Time for Boris to back British beef

Beef cattle, Somerset_42929

The chairman of Devon’s NFU has called for immediate action to be taken to support farmers affected by a precipitous drop in beef prices, which are currently at a three year low. It is estimated that beef producers are losing up to £1 on every kilo of meat, or about £320 for the average finished carcass.

“Prices being paid to beef producers are so low as to be currently unsustainable, although the amount consumers are being charged for beef at the check-out has not dropped at all,” said Mark Weekes, who farms near Exeter.

“Of course, this is equally true for the lamb sector. The price drop has been sharp and swift, whereas in the past prices have lowered more gradually. This has made it particularly difficult for producers to plan their businesses and manage supply – we all know that livestock production is a long game.”

It is thought the price drop has been caused by a number of factors, including beef which had been stockpiled ahead of a March Brexit date being released onto the market, more imports from the Republic of Ireland and lack of competition amongst processors.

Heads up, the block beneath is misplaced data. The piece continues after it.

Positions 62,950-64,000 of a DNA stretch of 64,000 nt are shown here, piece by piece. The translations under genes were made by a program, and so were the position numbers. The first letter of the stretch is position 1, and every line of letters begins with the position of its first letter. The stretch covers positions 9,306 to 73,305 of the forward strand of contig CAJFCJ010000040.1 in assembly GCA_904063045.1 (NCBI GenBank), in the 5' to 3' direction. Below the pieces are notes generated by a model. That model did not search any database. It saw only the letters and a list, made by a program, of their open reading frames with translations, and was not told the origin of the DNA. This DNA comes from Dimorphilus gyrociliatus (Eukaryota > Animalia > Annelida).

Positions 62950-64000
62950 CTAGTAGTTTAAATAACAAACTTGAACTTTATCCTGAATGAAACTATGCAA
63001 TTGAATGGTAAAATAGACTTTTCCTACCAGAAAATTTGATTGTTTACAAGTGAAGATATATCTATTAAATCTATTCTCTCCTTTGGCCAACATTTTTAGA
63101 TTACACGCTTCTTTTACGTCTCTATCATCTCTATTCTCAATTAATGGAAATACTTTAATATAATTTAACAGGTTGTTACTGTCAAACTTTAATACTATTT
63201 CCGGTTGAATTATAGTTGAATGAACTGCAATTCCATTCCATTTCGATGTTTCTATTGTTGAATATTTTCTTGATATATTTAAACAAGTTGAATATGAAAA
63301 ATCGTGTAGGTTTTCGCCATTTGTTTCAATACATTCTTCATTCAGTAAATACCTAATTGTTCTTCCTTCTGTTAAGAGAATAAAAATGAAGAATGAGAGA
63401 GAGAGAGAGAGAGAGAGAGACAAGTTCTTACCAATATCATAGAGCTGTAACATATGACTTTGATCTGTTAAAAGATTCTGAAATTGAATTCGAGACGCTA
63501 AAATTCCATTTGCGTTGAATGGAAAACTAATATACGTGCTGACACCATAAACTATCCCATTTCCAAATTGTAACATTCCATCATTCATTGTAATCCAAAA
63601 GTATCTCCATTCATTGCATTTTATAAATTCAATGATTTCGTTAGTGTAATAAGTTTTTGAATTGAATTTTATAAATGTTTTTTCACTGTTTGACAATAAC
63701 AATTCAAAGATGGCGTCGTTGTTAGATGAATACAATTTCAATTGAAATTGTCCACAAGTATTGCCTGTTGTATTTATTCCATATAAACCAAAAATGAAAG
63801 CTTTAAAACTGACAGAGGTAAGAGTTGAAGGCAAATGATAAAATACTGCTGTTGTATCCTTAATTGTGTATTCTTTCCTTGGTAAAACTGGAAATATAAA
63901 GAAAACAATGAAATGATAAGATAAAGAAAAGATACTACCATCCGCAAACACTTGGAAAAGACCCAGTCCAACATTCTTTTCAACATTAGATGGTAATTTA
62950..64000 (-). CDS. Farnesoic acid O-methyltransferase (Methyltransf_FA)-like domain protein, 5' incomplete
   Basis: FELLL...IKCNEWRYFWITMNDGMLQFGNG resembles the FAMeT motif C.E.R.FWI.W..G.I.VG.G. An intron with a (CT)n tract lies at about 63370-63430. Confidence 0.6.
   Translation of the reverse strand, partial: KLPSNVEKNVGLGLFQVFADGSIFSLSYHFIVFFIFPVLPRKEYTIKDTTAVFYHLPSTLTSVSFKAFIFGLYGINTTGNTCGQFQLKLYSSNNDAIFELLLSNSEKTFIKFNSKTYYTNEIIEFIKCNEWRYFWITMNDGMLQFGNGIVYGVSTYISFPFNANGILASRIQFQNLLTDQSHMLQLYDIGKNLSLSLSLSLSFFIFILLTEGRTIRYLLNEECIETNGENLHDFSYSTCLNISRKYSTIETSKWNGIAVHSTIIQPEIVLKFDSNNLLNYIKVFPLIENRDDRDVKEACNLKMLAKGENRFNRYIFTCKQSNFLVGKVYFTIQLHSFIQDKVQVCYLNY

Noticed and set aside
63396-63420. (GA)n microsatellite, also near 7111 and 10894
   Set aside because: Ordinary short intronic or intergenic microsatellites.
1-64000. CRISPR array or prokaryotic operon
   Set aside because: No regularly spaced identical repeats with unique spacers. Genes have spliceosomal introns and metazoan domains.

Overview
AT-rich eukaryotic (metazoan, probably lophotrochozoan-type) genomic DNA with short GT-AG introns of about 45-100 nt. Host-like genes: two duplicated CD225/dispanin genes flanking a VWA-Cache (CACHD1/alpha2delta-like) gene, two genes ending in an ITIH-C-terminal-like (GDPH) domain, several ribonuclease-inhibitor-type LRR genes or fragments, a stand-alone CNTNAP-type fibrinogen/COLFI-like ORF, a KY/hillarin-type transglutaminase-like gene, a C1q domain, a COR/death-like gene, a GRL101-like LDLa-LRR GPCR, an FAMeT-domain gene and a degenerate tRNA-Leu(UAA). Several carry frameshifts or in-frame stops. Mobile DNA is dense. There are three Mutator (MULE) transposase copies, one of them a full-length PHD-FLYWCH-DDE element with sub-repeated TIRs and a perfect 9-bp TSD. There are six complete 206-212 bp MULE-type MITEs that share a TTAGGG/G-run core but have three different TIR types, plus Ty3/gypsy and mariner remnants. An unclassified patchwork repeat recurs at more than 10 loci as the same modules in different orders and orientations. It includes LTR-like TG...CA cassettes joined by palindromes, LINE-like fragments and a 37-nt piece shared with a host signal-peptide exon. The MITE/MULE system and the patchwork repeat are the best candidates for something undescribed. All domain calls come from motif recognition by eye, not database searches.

As new Prime Minister Boris Johnson continues his tour of the UK, Mr Weekes – who is also chairman of the South West NFU’s regional board – pointed out that at least part of the solution to these issues was in the hands of the Government.

“We have heard a lot from Boris about how farming will thrive after Brexit. A good start would be for him to ensure that public procurement contracts for hospitals, schools and the armed forces prioritise British beef and Red Tractor produce.

“We also need him and Theresa Villiers, our recently-appointed Defra Secretary of State, to get behind the review of the AHDB which concluded earlier this year, and the NFU’s call for it to be made fit for purpose and really work hard to promote the great product we have so that we can take advantage of new opportunities, such as the recently-opened Chinese market.”

Meanwhile, the South West NFU regional livestock board has urged everyone in the industry to work together to improve the resilience of the red meat sector, through improved prediction and management of price peaks and troughs as well as greater scrutiny of import and export data.

“Clearly there are challenges ahead for the industry, but we are up for meeting them. What we need is just some confidence that we will get the support we need in order to build profitable businesses that can survive the shocks ahead and give us the confidence to re-invest for the future,” said Mr Weekes.

“We also hope that people will also support our farmers and look out for the Red Tractor when they are shopping. By buying British you are not only helping an industry that employs more than 60,000 people across the region, but also looks after our fantastic landscapes and has an important role to play in helping climate change, as the grass our cattle and sheep graze captures a lot of carbon.”

Last edited on: 01:08:2019

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